“1.1.   Important Notice for all in-scope products from 0-36 months (IF, FUF, GUM, all complementary foods)

IMPORTANT NOTICE. A well-balanced diet, both during pregnancy and after delivery, helps sustain an adequate supply of breastmilk. Exclusive breastfeeding is recommended during the first 6 months of life followed by the introduction of adequate nutritious complementary foods, along with sustained breastfeeding up to two years of age and beyond. As babies grow at different rates, seek advice with your health professionals on the appropriate time when your baby should start receiving complementary foods.

1.2 Important notice for IFSMPs

IMPORTANT NOTICE. A well-balanced diet, both during pregnancy and after delivery, helps sustain an adequate supply of breastmilk. Exclusive breastfeeding is recommended during the first 6 months of life followed by the introduction of adequate nutritious complementary foods, along with sustained breastfeeding up to two years of age and beyond. As babies grow at different rates, seek advice with your health professionals on the appropriate time when your baby should start receiving complementary foods.

1.3 IMPORTANT NOTICE. NESTLE NIDO 3+ is not a breastfeeding substitute and is formulated to meet the changing nutrition needs of healthy children older than 3 years.”

Point 1.1 above clearly contains education information relating to infant and young child nutrition, which is prohibited by provision 7(5) of R991.

Point 1.3 above indicates ‘that NESTLE NIDO 3+ is not a breastfeeding substitute’. However, simply labelling a product as for children above 3 does not exclude it from the ambit of R991. Specifically, a designated product includes ‘liquid milks, powdered milks, modified powdered milks, or powdered drinks marketed or otherwise represented as suitable for infants or young children.’ Placing a disclaimer that the NIDO is not suitable for children under 3 does not then allow Nestle to market the milk powder at an event on infant nutrition or engage in marketing activities about infant or childhood nutrition. If Nestle engages in activities, such as the ‘mum and child’ stokvel event where Nido is presented as suitable for infant feeding, it can be considered a designated product under R991. It also worth noting that public health recommendations are that breastfeeding should continue up until two years and beyond. Therefore, if a product like NIDO 3+ is marketed to the mother of a 3-year-old who is breastfeeding, it could be a breastfeeding substitute.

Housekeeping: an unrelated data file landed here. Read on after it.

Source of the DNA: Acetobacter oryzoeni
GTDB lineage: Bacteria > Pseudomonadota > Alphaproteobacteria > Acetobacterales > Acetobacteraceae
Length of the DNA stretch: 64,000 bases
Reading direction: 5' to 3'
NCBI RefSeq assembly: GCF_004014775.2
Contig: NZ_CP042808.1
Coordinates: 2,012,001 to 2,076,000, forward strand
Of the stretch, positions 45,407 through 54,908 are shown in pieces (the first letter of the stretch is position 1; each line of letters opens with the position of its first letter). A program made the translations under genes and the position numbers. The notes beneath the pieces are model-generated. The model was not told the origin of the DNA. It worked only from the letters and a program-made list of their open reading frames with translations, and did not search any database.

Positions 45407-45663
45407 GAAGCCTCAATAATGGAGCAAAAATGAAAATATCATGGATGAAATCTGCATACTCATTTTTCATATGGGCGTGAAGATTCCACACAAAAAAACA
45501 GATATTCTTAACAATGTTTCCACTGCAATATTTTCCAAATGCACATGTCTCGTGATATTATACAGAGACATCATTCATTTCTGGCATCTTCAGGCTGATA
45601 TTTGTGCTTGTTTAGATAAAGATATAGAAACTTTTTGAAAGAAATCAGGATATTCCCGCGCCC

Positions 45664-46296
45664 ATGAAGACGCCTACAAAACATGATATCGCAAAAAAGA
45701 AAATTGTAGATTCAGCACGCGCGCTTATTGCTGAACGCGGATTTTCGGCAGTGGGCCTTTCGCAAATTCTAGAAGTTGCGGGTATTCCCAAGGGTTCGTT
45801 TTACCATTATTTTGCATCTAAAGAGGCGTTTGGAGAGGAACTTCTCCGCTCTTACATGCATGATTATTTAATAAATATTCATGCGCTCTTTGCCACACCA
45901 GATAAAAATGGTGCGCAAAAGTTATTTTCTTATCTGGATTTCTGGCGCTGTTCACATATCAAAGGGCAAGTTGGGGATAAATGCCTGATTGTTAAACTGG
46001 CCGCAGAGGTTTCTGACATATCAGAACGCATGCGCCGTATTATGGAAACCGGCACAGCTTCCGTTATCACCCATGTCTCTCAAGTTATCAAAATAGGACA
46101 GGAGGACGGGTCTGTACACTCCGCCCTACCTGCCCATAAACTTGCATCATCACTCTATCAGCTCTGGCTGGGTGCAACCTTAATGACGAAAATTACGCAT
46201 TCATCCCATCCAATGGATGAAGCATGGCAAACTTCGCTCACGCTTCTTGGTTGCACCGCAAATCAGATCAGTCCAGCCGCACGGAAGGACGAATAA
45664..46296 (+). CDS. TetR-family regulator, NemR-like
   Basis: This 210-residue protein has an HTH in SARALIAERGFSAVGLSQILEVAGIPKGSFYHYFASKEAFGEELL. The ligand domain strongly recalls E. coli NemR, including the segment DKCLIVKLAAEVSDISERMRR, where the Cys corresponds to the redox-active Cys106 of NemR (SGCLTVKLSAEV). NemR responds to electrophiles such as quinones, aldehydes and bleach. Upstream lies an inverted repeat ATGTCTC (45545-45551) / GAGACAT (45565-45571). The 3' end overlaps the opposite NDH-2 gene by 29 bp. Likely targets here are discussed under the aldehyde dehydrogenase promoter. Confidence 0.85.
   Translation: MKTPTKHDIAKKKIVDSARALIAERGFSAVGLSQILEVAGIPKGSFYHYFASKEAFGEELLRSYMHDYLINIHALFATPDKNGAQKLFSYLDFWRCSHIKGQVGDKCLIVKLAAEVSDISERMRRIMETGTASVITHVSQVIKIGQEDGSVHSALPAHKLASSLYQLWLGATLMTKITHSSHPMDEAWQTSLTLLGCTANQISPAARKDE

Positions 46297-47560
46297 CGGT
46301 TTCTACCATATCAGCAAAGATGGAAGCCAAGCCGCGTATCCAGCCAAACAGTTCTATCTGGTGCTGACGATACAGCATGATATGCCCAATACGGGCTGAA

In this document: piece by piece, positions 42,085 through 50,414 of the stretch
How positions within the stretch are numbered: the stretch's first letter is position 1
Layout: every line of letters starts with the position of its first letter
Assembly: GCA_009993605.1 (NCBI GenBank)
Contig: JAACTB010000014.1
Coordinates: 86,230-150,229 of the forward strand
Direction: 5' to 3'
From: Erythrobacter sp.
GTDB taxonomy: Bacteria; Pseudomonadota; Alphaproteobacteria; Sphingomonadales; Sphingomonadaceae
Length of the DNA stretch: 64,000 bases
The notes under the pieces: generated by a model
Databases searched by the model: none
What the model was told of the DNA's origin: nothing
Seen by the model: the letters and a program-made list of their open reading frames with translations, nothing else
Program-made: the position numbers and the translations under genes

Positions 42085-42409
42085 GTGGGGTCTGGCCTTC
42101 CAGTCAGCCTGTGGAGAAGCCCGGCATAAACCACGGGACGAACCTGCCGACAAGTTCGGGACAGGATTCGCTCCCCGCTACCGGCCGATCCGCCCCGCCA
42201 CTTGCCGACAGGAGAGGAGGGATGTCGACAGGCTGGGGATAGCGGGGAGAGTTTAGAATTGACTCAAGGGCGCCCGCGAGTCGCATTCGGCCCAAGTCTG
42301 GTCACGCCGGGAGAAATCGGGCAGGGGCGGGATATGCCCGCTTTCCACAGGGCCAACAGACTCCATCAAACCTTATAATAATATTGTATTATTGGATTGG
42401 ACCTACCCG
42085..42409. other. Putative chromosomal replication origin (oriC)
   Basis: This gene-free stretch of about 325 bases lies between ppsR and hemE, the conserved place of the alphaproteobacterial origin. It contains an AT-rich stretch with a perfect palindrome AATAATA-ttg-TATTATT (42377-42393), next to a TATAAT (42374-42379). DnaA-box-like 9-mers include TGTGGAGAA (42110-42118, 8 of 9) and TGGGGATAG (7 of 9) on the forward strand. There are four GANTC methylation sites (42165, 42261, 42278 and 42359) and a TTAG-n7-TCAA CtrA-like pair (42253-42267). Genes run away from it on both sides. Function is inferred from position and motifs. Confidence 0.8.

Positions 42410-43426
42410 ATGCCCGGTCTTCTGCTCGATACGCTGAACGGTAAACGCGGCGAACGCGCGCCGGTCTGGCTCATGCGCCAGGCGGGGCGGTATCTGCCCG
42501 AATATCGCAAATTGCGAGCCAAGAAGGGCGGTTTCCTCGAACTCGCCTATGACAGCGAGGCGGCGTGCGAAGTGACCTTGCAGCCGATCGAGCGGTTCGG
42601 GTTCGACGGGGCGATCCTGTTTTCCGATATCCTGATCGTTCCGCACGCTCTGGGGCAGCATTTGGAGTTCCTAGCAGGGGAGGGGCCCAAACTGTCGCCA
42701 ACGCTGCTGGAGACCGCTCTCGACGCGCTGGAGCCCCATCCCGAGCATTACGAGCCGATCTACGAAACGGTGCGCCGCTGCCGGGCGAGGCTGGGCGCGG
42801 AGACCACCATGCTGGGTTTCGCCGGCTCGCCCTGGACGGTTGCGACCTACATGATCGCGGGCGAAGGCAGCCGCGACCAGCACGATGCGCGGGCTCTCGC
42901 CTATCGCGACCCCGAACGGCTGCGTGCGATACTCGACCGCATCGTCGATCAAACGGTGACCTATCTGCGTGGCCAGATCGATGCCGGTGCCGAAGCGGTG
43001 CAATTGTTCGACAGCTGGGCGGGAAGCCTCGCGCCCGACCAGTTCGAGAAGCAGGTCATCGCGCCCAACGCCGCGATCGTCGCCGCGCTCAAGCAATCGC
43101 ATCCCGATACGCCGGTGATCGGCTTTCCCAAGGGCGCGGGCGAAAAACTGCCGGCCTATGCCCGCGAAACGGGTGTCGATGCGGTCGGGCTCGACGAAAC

This event was only cancelled due to pressure placed on Nestle. This is clear by their initial response to an interview by the Daily Maverick, where they indicated that they would be proceeding with the event. Only after publication of the article, and pressure placed by various public health activists, did they cancel the event, which was not a once off event. Although this has come to our attention now, there have been past events. There are a series of “mum and child” stokvel events targeting followers of You, Drum and TrueLove magazines that fall within the News24 stable that have occurred in April 2021 and May 2021. Whilst we appreciate the attempt by these magazines to support families around infant feeding, partnering with infant milk companies is not recommended. We urge You, Drum and TrueLove Magazines to take the necessary action to re-imagine any similar events in the future. Future events need to be free from the influence of infant milk companies, or the ultra-processed food and beverage industry. Academic and non-governmental experts not aligned to or influenced by the food and beverage industry are a good unbiased source of information on infant and young child feeding.

We thank you for the leadership you showed as the National Department of Health, placing pressure on Nestle, and the role it has played in this event being cancelled. We urge you to consider taking legal action against Nestle for violating Regulation R991, to prevent this from ever happening again.

#NotTodayNestle

Regards,

A collective group of concerned individuals and organisations

Catherine Pereira-Kotze

Dietitian, PhD Candidate, School of Public Health, University of the Western Cape

Safura Abdool Karim

Public Health Lawyer

SAMRC Centre for Health Economics and Decision Science/ PRICELESS, University of Witwatersrand School of Public Health